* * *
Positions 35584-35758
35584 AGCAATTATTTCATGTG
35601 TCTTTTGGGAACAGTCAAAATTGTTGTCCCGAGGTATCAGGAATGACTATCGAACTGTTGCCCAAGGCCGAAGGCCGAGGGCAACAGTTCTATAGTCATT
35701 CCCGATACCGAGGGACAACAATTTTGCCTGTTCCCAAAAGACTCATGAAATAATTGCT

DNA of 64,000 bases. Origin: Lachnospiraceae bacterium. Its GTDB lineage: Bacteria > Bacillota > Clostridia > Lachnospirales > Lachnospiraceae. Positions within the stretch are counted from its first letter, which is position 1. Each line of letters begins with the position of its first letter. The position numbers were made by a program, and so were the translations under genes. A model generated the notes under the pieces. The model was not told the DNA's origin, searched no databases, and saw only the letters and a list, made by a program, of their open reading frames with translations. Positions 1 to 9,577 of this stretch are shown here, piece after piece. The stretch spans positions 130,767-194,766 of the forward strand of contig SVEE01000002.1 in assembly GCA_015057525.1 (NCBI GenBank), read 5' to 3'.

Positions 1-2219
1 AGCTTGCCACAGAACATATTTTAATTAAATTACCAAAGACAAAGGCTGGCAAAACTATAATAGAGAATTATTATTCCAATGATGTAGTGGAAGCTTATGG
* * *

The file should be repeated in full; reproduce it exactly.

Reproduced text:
Positions 35584-35758
35584 AGCAATTATTTCATGTG
35601 TCTTTTGGGAACAGTCAAAATTGTTGTCCCGAGGTATCAGGAATGACTATCGAACTGTTGCCCAAGGCCGAAGGCCGAGGGCAACAGTTCTATAGTCATT
35701 CCCGATACCGAGGGACAACAATTTTGCCTGTTCCCAAAAGACTCATGAAATAATTGCT

DNA of 64,000 bases. Origin: Lachnospiraceae bacterium. Its GTDB lineage: Bacteria > Bacillota > Clostridia > Lachnospirales > Lachnospiraceae. Positions within the stretch are counted from its first letter, which is position 1. Each line of letters begins with the position of its first letter. The position numbers were made by a program, and so were the translations under genes. A model generated the notes under the pieces. The model was not told the DNA's origin, searched no databases, and saw only the letters and a list, made by a program, of their open reading frames with translations. Positions 1 to 9,577 of this stretch are shown here, piece after piece. The stretch spans positions 130,767-194,766 of the forward strand of contig SVEE01000002.1 in assembly GCA_015057525.1 (NCBI GenBank), read 5' to 3'.

Positions 1-2219
1 AGCTTGCCACAGAACATATTTTAATTAAATTACCAAAGACAAAGGCTGGCAAAACTATAATAGAGAATTATTATTCCAATGATGTAGTGGAAGCTTATGG